Sibos 2015 special edition
Questions of cash: From global universal banks to regional aspirants, transaction services has become a core part of the post-crisis offering.
It’s a sticky, low-capital, decent-return business. It’s also a way to build relationships that pump other bank products and services through to clients, at a time when share of wallet is often the number one target for bank executives and a growing band of product-agnostic relationship managers. But how successful have banks been in building a broader business around cash management?
Euromoney took the opportunity of its annual, industry-benchmark cash management survey to find out. With 23,000 corporates and 3,000 financial institutions taking part, it is by far the biggest study of the relationship between transaction services and other product areas carried out.
The results make for interesting reading. The relationship between cash and payments is clear, but it’s perhaps surprising that not more than 80% of corporates use their cash managers for payments. The relationship between FX and cash is almost as close – 70% of corporates globally use their cash partner for some of their FX trades.
The relationship between cash and lending needs some work – only 50% of corporates surveyed borrow from their transaction services partner. Risk management is also a low-returner, with just 15% of corporates using these services.
The most important lesson for banks, however, is that for all their talk of offering joined-up holistic solutions, their biggest clients are still dispensing their business more broadly then they would like. Companies with an annual turnover of more than $25 billion on average used a little more than three core products from their cash managers.
There’s work to be done. We’ll see if the results change next year.
Bank treasurers are trapped in a nightmare of never-ending regulatory challenges. From second-guessing capital treatment to understanding new rules on liquidity, their work is more important than ever to the overall health of the banks they serve. The one bright spot: at least funding markets are open to them.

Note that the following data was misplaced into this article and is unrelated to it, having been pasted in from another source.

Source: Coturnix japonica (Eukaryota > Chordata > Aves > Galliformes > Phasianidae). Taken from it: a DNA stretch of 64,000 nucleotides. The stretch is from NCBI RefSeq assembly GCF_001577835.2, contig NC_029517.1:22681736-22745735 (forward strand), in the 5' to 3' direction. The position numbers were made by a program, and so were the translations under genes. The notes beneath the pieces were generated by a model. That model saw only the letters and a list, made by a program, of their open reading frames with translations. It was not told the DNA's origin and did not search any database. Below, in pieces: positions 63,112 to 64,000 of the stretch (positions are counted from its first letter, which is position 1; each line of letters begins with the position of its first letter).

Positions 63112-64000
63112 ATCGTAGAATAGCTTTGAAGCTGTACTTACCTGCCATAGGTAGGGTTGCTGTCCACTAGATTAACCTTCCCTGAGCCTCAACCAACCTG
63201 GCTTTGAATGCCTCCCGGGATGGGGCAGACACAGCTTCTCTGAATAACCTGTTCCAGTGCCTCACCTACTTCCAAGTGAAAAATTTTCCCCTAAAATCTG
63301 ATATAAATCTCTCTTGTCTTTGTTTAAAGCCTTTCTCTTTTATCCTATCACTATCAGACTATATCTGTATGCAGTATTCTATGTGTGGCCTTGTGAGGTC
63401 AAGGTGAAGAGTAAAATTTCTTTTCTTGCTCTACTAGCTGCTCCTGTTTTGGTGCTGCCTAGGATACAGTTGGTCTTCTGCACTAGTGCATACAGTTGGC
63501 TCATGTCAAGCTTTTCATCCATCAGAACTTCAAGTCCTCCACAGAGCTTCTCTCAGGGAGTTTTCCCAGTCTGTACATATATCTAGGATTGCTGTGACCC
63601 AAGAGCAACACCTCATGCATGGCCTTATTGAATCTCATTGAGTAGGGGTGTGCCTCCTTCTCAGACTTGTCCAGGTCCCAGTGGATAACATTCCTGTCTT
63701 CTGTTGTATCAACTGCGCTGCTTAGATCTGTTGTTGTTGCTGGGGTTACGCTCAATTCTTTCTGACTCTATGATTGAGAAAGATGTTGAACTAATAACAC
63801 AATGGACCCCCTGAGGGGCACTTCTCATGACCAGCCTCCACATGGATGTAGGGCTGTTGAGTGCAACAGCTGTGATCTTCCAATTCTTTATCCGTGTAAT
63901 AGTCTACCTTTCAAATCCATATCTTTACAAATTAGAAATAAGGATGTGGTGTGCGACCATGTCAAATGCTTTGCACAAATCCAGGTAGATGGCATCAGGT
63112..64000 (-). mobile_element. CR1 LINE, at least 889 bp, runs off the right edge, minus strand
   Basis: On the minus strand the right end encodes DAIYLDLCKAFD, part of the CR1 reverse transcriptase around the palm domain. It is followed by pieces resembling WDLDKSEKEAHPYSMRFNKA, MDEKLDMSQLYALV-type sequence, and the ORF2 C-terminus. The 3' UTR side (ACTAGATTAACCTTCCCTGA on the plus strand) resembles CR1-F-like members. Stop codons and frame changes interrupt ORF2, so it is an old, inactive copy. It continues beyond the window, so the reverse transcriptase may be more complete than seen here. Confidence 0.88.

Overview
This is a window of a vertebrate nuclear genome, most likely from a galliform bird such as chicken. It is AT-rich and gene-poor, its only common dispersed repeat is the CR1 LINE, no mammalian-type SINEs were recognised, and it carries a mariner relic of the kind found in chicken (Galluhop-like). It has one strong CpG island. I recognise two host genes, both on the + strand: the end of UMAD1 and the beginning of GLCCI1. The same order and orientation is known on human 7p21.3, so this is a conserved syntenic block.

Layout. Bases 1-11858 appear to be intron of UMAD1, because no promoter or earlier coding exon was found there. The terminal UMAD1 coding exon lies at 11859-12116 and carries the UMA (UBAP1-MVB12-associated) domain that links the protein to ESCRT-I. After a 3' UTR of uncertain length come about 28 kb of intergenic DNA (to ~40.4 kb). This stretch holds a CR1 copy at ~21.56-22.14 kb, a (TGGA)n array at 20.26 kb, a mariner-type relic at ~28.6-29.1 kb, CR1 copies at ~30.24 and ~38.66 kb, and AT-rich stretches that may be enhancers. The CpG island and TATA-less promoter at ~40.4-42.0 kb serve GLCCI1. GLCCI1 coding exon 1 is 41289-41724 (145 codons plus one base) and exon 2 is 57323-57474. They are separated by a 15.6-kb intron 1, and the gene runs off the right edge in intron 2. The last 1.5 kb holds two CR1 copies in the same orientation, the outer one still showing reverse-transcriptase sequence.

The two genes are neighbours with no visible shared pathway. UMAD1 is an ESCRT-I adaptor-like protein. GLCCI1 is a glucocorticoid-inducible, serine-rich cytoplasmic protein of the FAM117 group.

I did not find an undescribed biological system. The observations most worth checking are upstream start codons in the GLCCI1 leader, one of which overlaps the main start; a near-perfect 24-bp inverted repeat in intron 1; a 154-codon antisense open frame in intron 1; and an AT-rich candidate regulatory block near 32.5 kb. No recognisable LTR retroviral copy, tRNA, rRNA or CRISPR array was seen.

The search for liquidity has driven many bank treasurers to explore greater diversification in their funding programmes.
Many banks now say cash management is the heart of their business, not just for the returns it can generate in its own right but also for the opportunity to pump other products and services through their networks. Euromoney’s survey reveals banks still have a lot of work to do to turn aspiration into reality
If only winning a transaction services mandate were as simple as filling in the RFP document – though even that is getting ever more complex. Success requires a full understanding of the business you are trying to win, and the soft skills to make the relationship work. Plenty can go wrong along the way.
View the results of 27,000 survey responses from treasury professionals.
ISO 20022 has the potential to bring considerable benefits to regulators and regulated institutions, although the integration challenge should not be underestimated.
The number of countries with real-time payment systems continues to rise, raising the importance of addressing issues such as fraud detection and prevention, and collaboration.
While banks continue to devote a lot of resources to compliance activity, there are signs that this investment is having less of a negative impact on service innovation.
Limited transparency in securities flows has been a concern for some time. The challenge facing regulators is to address issues around ownership without affecting legitimate transactions.
Asia’s rapidly changing corporate sector is becoming increasingly advanced in how it runs its treasury operations.
The sector has some catching up to do to meet the growing demands of corporate treasurers, both regional and international, who want to expand across Latin America’s varied markets.
The North American banking and treasury market is highly evolved but technology offers many routes to further sophistication.
The Single Euro Payments Area prompted a wholesale change in how European banking operates and set a precedent for other regions on the possibilities open to them.